That’s one of the things I like about him so much. He may be a scientific genius, but he’s a very relatable guy. He’s not an expert in dealing with the world, in juggling his responsibilities, in managing the pressures of life — and that’s something we can all see ourselves in. When I first read Steve Ditko/Stan Lee run, long before I became a writer, that’s what I saw in Peter Parker, and I’m glad it’s still around, whatever circumstances he finds himself in.
Nrama: Amazing Spider-Man #850 marks a milestone issue with the return of the Green Goblin, and a brief return to classic numbering. What does your portion of the issue entail?
Busiek: My story’s an action-oriented piece about Spidey back in his college days, working for J. Jonah Jameson between classes and getting caught up in a battle with an old Defenders villain called the Red Rajah.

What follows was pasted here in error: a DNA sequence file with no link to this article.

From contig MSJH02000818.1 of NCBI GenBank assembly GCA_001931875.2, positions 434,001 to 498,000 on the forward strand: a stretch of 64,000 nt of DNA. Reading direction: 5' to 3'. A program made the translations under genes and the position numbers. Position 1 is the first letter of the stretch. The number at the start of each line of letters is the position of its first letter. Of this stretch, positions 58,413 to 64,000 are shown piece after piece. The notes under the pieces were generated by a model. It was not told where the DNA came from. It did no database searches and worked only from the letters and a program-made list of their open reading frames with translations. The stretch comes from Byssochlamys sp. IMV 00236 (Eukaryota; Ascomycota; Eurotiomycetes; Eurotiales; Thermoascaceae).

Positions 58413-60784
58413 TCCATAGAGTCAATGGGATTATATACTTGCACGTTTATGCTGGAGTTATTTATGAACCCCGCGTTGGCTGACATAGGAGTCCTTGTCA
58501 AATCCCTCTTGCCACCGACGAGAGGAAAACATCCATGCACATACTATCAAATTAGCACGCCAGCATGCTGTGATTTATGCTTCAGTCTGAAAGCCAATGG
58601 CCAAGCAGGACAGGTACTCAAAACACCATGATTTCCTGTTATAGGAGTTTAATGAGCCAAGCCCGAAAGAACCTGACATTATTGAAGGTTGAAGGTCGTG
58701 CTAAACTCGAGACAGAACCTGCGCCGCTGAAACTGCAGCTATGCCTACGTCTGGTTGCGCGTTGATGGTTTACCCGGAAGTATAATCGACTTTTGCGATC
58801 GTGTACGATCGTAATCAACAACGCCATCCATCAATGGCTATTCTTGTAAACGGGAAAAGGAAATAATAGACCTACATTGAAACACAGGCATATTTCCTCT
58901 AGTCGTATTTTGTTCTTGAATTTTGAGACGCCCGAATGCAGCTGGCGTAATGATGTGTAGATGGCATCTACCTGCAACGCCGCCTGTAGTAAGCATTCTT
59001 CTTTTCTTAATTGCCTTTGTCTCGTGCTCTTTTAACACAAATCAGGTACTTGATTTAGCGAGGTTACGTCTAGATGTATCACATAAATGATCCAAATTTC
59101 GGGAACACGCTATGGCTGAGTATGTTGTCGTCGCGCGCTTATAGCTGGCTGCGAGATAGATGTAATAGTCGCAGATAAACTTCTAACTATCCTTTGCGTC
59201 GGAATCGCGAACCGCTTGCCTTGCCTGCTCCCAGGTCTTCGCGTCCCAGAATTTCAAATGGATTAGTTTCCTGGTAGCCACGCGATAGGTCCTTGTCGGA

It also involves the Beatles, but I’ll let people read it to find out precisely how.
And man, there are strawberries! Dangerous strawberries!
Oh, big deal if there’s strawberries. What I’d like to know is if he has any issue with focusing upon Mary Jane Watson, who seems to be quite the scapegoat in the eyes of alleged Spider-fans like Busiek. Well, I looked around the article, and I couldn’t seem to find any mention of MJ in it at all. Though he does bring up at least 3 other past cast members:
Nrama: You wrote your take on the most fateful of Spider-Man/Green Goblin confrontations in Marvels, depicting the death of Gwen Stacy. What’s on your mind as you return to that classic rivalry?
Busiek: When it comes to the rivalry, I get to be a spectator this time, since it’s the main story that deals with all that. Mine’s a self-contained backup story. But I’ll be eager to see how it all plays out in the feature story since the Goblin is one of Spidey’s all-time best villains.